1939 Frazer Nash-BMW 328 Sports  Chassis no. 85.415
Lot 35
1939 Frazer Nash-BMW 328 Sports
Registration no. GAU 260 Chassis no. 85.415
£650,000 - 750,000
US$ 870,000 - 1,000,000

Lot Details
1939 Frazer Nash-BMW 328 Sports  Chassis no. 85.415 1939 Frazer Nash-BMW 328 Sports  Chassis no. 85.415 1939 Frazer Nash-BMW 328 Sports  Chassis no. 85.415 1939 Frazer Nash-BMW 328 Sports  Chassis no. 85.415 1939 Frazer Nash-BMW 328 Sports  Chassis no. 85.415 1939 Frazer Nash-BMW 328 Sports  Chassis no. 85.415 1939 Frazer Nash-BMW 328 Sports  Chassis no. 85.415 1939 Frazer Nash-BMW 328 Sports  Chassis no. 85.415 1939 Frazer Nash-BMW 328 Sports  Chassis no. 85.415 1939 Frazer Nash-BMW 328 Sports  Chassis no. 85.415 1939 Frazer Nash-BMW 328 Sports  Chassis no. 85.415 1939 Frazer Nash-BMW 328 Sports  Chassis no. 85.415 1939 Frazer Nash-BMW 328 Sports  Chassis no. 85.415 1939 Frazer Nash-BMW 328 Sports  Chassis no. 85.415 1939 Frazer Nash-BMW 328 Sports  Chassis no. 85.415 1939 Frazer Nash-BMW 328 Sports  Chassis no. 85.415 1939 Frazer Nash-BMW 328 Sports  Chassis no. 85.415 1939 Frazer Nash-BMW 328 Sports  Chassis no. 85.415 1939 Frazer Nash-BMW 328 Sports  Chassis no. 85.415 1939 Frazer Nash-BMW 328 Sports  Chassis no. 85.415 1939 Frazer Nash-BMW 328 Sports  Chassis no. 85.415
1939 Frazer Nash-BMW 328 Sports
Registration no. GAU 260
Chassis no. 85.415

Footnotes

  • BMW's emergence as a manufacturer of fine sporting motor cars can be traced back to the annual Eifelrennen event, held at the Nürburgring on 14th June 1936, when Ernst Henne beat a field that included 1½-litre monoposto racing cars driving the prototype of what would become one of the most iconic sports cars of all time – the legendary '328'. The fact that this overwhelming victory had been achieved only eight years after BMW's establishment as an automobile manufacturer is all the more remarkable.

    It had been the acquisition of the Dixi works at Eisenach in 1928 that provided BMW, hitherto a manufacturer of aero engines and motorcycles, with a foothold in car manufacturing. Dixi's built-under-license version of the Austin Seven was gradually developed and improved, ending up with swing-axle suspension and overhead valves, and then in 1933 came the first true BMW - the six-cylinder 303. The latter adopted a twin-tube frame and abandoned the rear swing axles in favour of a conventional live axle, while up front there was a superior transverse-leaf IFS and rack-and-pinion steering. These features, along with the four-bearing, overhead-valve engine, would provide the basis for the more powerful and sportingly inclined models to follow.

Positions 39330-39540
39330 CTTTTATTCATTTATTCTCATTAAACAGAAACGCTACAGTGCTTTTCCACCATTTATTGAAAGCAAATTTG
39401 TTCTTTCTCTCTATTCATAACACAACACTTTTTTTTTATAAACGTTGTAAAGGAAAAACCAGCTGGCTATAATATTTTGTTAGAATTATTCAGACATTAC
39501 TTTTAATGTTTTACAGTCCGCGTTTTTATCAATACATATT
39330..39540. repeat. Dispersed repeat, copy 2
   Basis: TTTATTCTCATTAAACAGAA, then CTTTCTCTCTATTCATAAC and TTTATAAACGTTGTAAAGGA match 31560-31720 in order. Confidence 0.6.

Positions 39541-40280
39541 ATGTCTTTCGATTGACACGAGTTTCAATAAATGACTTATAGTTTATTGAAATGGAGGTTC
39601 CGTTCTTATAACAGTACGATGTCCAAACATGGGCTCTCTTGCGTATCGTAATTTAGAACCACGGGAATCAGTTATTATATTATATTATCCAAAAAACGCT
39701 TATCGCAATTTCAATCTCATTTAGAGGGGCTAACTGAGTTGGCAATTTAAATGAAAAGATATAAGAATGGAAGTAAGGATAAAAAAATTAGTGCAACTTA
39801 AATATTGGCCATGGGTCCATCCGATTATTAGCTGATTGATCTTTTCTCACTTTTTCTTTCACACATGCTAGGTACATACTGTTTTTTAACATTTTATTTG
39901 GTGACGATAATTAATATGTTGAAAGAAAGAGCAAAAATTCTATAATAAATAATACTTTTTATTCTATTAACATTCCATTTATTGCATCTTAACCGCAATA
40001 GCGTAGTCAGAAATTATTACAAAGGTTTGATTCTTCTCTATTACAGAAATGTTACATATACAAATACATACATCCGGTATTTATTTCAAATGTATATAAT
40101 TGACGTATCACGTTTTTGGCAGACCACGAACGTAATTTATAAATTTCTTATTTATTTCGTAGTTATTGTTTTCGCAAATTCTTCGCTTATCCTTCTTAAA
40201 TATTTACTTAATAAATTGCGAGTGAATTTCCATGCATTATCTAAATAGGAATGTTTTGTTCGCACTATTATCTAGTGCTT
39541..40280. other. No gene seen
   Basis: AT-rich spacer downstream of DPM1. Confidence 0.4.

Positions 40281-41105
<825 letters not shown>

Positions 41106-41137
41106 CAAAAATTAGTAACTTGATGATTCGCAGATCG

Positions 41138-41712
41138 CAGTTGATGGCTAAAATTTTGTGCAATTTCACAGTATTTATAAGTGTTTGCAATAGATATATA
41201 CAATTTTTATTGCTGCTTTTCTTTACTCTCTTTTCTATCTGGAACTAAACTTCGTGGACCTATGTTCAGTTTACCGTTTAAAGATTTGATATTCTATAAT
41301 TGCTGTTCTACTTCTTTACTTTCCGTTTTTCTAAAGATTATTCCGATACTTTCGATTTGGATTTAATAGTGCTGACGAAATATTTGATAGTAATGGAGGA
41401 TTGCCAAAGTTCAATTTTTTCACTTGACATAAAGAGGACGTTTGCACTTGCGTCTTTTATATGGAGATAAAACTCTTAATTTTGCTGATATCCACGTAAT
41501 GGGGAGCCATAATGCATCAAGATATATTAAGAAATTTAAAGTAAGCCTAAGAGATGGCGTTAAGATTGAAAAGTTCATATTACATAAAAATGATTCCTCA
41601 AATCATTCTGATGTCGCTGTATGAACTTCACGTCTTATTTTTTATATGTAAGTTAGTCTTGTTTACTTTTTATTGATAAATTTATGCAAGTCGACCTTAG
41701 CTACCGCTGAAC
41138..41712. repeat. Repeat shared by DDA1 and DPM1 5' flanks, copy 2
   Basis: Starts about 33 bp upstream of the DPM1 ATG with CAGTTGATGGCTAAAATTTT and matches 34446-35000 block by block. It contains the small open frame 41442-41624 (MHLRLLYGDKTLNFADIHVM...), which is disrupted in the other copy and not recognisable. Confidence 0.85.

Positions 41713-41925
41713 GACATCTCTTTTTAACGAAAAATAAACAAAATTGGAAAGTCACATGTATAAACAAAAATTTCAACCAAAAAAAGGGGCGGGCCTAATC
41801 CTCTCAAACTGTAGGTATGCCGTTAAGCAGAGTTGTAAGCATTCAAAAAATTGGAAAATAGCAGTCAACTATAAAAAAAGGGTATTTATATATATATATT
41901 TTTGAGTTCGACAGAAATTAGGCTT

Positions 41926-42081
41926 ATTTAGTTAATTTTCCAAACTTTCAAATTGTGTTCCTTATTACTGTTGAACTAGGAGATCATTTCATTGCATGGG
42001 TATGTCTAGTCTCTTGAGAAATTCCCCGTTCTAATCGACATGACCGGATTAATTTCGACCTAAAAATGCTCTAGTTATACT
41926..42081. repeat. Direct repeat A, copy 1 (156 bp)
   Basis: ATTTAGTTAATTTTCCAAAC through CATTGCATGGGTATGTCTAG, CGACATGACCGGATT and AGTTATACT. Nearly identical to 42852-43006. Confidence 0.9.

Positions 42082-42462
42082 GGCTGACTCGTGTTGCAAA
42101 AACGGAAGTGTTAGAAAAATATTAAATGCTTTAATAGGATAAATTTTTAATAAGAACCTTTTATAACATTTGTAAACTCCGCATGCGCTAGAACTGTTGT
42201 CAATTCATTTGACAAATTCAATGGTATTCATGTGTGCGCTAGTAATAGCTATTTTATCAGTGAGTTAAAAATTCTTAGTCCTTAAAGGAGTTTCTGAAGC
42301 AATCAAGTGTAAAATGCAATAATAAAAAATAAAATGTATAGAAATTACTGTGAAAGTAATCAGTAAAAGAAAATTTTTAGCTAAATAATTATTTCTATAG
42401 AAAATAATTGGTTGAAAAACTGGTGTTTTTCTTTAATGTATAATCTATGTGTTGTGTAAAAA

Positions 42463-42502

Lacking the resources of larger and longer established rivals, BMW adopted an evolutionary, 'mix and match' approach to model development. Thus the 328 employed the tubular chassis, transverse-leaf independent front suspension and live rear axle of the 319; the cylinder block and hydraulic brakes of the 326; and a body incorporating stylistic elements of the 319/1 Sport and 329. With the 328, BMW's Chief Engineer Fritz Fiedler turned accepted chassis design on its head, coming up with a frame that combined lightness and stiffness in equal measure - virtues that permitted the use of relatively soft springing with all its attendant advantages. In short: the 328 was the first truly modern sports car.